Al-Rayyis acknowledges he’s feeling stressed. “Because everything has changed,” he said. “People start treating you differently, you’re now in the position of the victim, everyone is asking if you’re OK – it’s just too much to handle all of a sudden.

“And it’s not just me,” he said. “When I talk to others who are affected, they have social pressures and anxieties. Some days, they don’t want to talk to anyone.”

Al-Rayyis doesn’t know yet what he wants to do in life. He’s thinking about becoming an attorney or maybe going into business. What is clear to him is that he wants to change the world in a positive way.

Flags of the countries under President Donald Trump's travel ban are hung at the entrance to the dining room at the UWC, with the message "WE LOVE YOU AND WE STAND WITH YOU GUYS." (Eddie Moore/Journal)

Flags of the countries under President Donald Trump’s travel ban are hung at the entrance to the dining room at the UWC, with the message “WE LOVE YOU AND WE STAND WITH YOU GUYS.” (Eddie Moore/Journal)

“It’s better to understand the world before you start changing the world,” he said. And that’s one reason why he came to UWC-USA. He felt interacting with other students from all parts of the world will help him gain that understanding. And maybe they can learn something from him.

“What my country is going through, other countries have been going through. Or maybe there’s a challenge you’re facing back home, another country has successfully overcome that challenge. So that way you can broaden your perspective to look at other people and how they are dealing with their problems. And that will help you deal with your own problems,” he said.

‘They don’t want us here’

Sheppard said one of the reasons she came to UWC-USA was to challenge her beliefs. Back home in North Carolina, too many people she knew thought like she did. There was little disagreement.

For that reason, she enjoys the Theory of Knowledge class, known as TOK, offered at UWC-USA.

“Basically, what we do is discuss: How do you classify knowledge? How do you get knowledge? Having people from all over the world who come from different cultures and have radically different life experiences makes a class like TOK vastly more enriching,” she said.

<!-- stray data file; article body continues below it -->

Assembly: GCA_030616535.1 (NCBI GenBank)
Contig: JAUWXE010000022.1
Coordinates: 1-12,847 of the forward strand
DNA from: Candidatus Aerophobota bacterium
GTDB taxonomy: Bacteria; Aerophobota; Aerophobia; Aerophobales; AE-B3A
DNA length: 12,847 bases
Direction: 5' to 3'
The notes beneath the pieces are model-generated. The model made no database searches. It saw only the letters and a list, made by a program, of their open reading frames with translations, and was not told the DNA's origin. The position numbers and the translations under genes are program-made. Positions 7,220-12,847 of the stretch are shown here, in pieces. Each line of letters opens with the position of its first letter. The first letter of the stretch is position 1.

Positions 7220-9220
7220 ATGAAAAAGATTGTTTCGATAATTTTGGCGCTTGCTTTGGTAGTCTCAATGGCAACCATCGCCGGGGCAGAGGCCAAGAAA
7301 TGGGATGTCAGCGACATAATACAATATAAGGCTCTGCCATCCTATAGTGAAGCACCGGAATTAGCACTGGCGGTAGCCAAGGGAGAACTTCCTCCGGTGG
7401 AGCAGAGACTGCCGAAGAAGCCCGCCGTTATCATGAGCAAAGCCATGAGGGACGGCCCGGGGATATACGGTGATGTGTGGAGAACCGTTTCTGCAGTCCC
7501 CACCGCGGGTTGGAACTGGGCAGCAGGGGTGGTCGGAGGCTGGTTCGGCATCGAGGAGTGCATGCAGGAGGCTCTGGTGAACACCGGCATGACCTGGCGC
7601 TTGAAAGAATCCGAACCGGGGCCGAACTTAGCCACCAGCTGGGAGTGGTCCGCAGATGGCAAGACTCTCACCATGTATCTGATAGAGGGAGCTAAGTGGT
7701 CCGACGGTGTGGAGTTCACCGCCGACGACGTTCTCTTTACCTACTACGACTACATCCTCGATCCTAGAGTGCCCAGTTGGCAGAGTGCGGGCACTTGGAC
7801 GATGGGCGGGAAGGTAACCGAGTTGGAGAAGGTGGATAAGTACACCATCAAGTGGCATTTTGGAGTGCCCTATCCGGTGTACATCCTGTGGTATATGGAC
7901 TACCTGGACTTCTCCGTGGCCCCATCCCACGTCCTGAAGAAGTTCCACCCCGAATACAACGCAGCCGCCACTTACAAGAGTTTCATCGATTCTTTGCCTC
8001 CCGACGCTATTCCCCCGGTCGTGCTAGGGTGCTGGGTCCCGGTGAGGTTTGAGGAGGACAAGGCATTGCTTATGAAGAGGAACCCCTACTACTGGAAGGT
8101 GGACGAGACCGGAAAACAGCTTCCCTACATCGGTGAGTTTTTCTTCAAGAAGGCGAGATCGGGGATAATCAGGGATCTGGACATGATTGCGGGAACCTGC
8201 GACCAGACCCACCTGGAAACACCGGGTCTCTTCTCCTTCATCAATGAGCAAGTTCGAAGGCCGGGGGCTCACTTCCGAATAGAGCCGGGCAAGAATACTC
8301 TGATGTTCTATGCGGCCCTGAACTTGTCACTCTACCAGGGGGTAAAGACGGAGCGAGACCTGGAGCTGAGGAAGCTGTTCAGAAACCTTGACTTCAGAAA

“Something I’ve realized in my year and a half being here is that it is such an incredible privilege to be American,” she said. “I have running water and electricity at home, I know my family is safe, I know that I can go home.”

That’s not the case for her Syrian friend. Sheppard said even prior to the ban it was risky for her friend to travel home. If her name is the same or similar to someone on the Syrian government’s watch list, she could be killed.

Sheppard also relishes the fact that she can speak freely without the expectation that she’ll be killed or thrown in jail.

Al-Rayyis also appreciates that.

“A person from the U.S. might have a different opinion about how much freedom of expression they actually have but, to me, democracy and freedom of expression, they do mean a lot,” he said.

This is al-Rayyis’ second stint in America. He spent about a month here a year or so ago as part of a state-sponsored student exchange program designed to integrate American and Iraqi youths to help form cultural bonds. Because he was with a group that time, and they traveled to rather liberal cities, and because, as a student at UWC-USA, he lives in relative obscurity, he said he’s not felt discrimination in this country. But he knows it happens.